July 30, 2010 at 02:44 PM ·

First, make sure that you can play the most simple of intervals cleanly: the1st and 8ths (octaves), tone and semitone, the perfect fourths and fifths, the major and minor thirds. Play them in double stops until you can hear the third sound down there. That's when the intonation is right. Then try to replicate the intervals from double stops to simple, melodic ones (like first position, finger 2 on F on the d string with an open A as drone, then replicating it melodically F - finger 2, A - finger 4... OR... first position string D finger 1 on e, string A with finger 4 on e, doubled by an E open string as drone).

Of course, all this is useless if your left hand position is not right. Most intonation problems stem from indiscipline in the grouping of fingers. When you lift a finger off the string, best to keep it above that exact place where it was and press it again to produce the same note (first position 0-D, finger 2-F, 0-D again and finger 2-F once more... 0-2-0-2-0-2). Keep the finger on the note's spot (above actually), no matter if it's on or off the string. That also is important for upcoming notes - anticipating the place of the note by placing the finger above the exact place where it will hit the string. Letting your fingertips fly about and rise chaotically after they articulate is the main killer of good intonation.

Another critical element in playing in tune is the interval of perfect 4th between the 1st and 4th fingers. If you have that template interval built into your reflexes, chances are that you wont be missing many notes. For that, the best solution is practicing octaves.

August 1, 2010 at 12:27 AM ·

I've created these rhythm tracks in a variety of modern music styles that I believed that it can help with intonation improvement. All of the tracks were created with a drone in each key to allow you to check your intonation and work on your ear training. This is invaluable in helping you to play or sing in tune and to hear intervals.

August 1, 2010 at 05:32 AM ·

In one of the David Finckel cello videos he uses a tone generator and then plays scales while the tone generator is playing the tonic of the scale.  I have tried it and it is a very effective way to work on intonation.  In fact it is amazing how nicely a properly tuned interval sounds...even like a minor 7th or something.  Tom

August 1, 2010 at 09:03 AM ·

Practicing Kreutzer double stop etudes helps me a lot. Some of them, e.g. #32 (Bev's Nemesis) or #38 (my own) have their drones built in. I practice them slowly, paying attention to both being as comfortable as possible and playing in tune.

August 6, 2010 at 06:37 PM ·

While we're on the subject of intonation:

I watched a David Garrett program on PBS last night, and came away just shaking my head.  I've never heard him before.  Does anyone out there know if he's ALWAYS so intonation-challenged??!!!  He played Schubert's "Serenade" -- poor Schubert must be spinning like a lathe right now!  :o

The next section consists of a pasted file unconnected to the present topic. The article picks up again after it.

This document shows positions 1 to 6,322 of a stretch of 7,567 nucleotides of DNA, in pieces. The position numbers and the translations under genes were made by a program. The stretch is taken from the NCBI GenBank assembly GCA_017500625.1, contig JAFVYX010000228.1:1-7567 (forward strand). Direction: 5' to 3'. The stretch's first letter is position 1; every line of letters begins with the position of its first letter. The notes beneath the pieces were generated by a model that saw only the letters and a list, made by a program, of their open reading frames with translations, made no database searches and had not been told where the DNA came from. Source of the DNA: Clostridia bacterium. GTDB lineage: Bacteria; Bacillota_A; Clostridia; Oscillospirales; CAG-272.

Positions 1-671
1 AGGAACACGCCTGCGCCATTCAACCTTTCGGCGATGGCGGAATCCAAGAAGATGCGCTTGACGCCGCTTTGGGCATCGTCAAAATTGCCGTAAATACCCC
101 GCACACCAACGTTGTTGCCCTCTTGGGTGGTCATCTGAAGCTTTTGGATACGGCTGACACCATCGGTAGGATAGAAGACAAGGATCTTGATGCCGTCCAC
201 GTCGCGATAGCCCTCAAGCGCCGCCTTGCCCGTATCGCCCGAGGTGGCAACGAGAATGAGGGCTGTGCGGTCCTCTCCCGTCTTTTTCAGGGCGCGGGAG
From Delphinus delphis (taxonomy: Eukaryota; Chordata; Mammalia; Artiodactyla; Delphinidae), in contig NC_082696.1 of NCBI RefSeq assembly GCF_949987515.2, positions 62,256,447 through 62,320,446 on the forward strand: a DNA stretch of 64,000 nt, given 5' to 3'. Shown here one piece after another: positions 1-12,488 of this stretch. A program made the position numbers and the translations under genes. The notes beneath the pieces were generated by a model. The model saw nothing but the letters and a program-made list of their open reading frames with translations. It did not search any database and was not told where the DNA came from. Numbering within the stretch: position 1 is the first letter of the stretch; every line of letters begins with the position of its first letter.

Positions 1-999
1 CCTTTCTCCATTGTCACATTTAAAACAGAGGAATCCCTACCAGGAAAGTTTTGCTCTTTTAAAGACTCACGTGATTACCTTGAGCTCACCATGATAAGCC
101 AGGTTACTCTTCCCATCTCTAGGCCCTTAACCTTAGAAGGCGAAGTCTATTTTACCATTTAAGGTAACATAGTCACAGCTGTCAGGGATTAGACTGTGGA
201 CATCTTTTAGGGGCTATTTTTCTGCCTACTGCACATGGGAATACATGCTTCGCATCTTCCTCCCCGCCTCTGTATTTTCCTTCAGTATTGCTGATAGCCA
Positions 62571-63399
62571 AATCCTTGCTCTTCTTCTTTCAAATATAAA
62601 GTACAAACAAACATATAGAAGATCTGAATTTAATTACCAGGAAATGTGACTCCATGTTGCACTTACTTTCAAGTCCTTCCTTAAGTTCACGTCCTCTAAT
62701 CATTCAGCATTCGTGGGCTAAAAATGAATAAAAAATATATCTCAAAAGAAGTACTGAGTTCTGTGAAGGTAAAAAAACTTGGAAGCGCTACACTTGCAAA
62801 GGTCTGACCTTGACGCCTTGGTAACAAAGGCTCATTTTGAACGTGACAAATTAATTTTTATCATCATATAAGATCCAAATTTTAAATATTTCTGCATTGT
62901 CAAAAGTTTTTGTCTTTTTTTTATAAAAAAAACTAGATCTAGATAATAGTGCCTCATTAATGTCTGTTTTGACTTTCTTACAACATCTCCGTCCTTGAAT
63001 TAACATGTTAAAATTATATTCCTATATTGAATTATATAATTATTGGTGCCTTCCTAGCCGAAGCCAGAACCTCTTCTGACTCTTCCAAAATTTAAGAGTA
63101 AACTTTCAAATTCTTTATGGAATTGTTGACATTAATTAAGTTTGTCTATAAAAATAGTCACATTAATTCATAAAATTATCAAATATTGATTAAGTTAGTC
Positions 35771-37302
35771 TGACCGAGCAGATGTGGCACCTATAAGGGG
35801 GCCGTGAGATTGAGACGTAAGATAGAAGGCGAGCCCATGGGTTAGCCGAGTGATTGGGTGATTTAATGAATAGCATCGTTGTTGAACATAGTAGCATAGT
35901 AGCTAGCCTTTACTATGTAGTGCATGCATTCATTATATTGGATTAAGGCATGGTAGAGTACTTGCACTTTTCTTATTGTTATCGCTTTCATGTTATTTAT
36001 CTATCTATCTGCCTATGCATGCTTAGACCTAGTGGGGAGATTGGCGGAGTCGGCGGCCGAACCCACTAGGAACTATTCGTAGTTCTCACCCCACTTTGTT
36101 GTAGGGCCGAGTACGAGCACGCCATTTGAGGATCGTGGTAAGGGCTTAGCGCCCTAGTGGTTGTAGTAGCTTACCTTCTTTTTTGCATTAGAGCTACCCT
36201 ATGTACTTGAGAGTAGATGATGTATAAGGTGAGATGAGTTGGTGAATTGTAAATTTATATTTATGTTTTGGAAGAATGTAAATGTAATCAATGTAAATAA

August 6, 2010 at 07:31 PM ·

 It is Garrett spinning like a lathe, and he is very fast.

Marsha listen to his Clair de Lune on You Tube. I liked it, and it might change your mind. 

August 6, 2010 at 07:56 PM ·

I don't know if anyone else does this: when I'm not sure of a note's pitch I sometimes use vibrato to cover up. It's nearly automatic, it enables people to see when I'm not sure, and it makes real progress impossible.

The associated tip would be: if you want to improve, don't do that! I'll try to remember;)

August 6, 2010 at 10:17 PM ·

well, you sure as hell won't develop your intonation if you insist on using a vibrato.  the vibrato comes later.


all the advice above is really very good.


I just would like to add that if your articulation is not good, your intonation will not be good.  If you can't draw a pure sound out of a note with you bow, your intonation will not be good. Both apply no matter how hard you practice. 

August 7, 2010 at 04:12 AM ·

I just saw the excellent post here by Buri and just wanted to say thank you for suggesting your very practical and easy to implement intonation exercise.  Tom

August 7, 2010 at 02:35 PM ·

Dion -- I'll check the YouTube clip.  I'm not saying that everything sounded bad -- it's just that way too much sounded bad for him to be getting the "star treatment" that he gets (you'd have thought the PBS lady was a 12-year-old in the presence of Justin Bieber, for cryin' out loud!).

BTW, for those younger folks who might not have understood the "spinning like a lathe" reference, it goes back to something occuring that would displease someone who has passed away -- the original old expression is that they'd "turn over in their grave".

August 8, 2010 at 09:59 AM ·

Sound can have an image

It's fascinating to see how different frequencies form different images.When the tone is pure the image is  clean or narrow .It may help some to get an image of "in tune" in there heads.For example , clean ,thin ,least Resistance , pure , even etc... I find that the image "smile"   :)   is dominant  when describing  certain  violin techniques.

I feel that some may think that  practicing scales  will teach you to play in tune.For example, you may hear some one remark after listening to an out of tune audition -"you need to practice your scales more". I find this concept wrong.I find if someone is playing their pieces out tune ,then chances are they are playing their scales out of tune.If they keep on practicing their scales this way, all they are doing is re-enforcing the wrong."practice ,practice ,practice"  wrong over time doesn't = right ,right ,right. Once you have  learn to play in tune ,then scales help with consistency, accuracy and speed.You have to learn to play in tune first , or you have to learn the concept of playing in tune

August 9, 2010 at 05:04 PM ·

This tip could well be controversial: learn about different systems of intonation, such as pure, Pythagorean, and equal temperament.

It will teach you why C major is a tricky key for a string quartet, and why there are two sweet spots for the B  played with the first finger on the A string (first position). And most importantly it will help you to know what is possible and what is not. For example, the chord g-e' -b' -e", with open strings for the g and the e", cannot be played in tune in pure intonation unless the inner e' and b' are allowed to change just a little while the chord is played.